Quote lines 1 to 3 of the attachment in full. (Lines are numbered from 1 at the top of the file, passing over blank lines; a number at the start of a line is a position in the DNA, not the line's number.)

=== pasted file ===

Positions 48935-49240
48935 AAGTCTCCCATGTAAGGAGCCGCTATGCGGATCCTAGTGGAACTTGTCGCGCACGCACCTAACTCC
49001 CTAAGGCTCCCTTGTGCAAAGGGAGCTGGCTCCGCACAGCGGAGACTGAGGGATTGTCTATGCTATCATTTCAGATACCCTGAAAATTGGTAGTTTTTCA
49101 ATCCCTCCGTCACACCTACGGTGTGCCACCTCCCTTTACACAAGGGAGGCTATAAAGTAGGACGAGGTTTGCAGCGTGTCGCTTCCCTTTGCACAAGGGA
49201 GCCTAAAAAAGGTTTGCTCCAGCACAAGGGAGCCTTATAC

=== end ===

Positions 48935-49240
48935 AAGTCTCCCATGTAAGGAGCCGCTATGCGGATCCTAGTGGAACTTGTCGCGCACGCACCTAACTCC
49001 CTAAGGCTCCCTTGTGCAAAGGGAGCTGGCTCCGCACAGCGGAGACTGAGGGATTGTCTATGCTATCATTTCAGATACCCTGAAAATTGGTAGTTTTTCA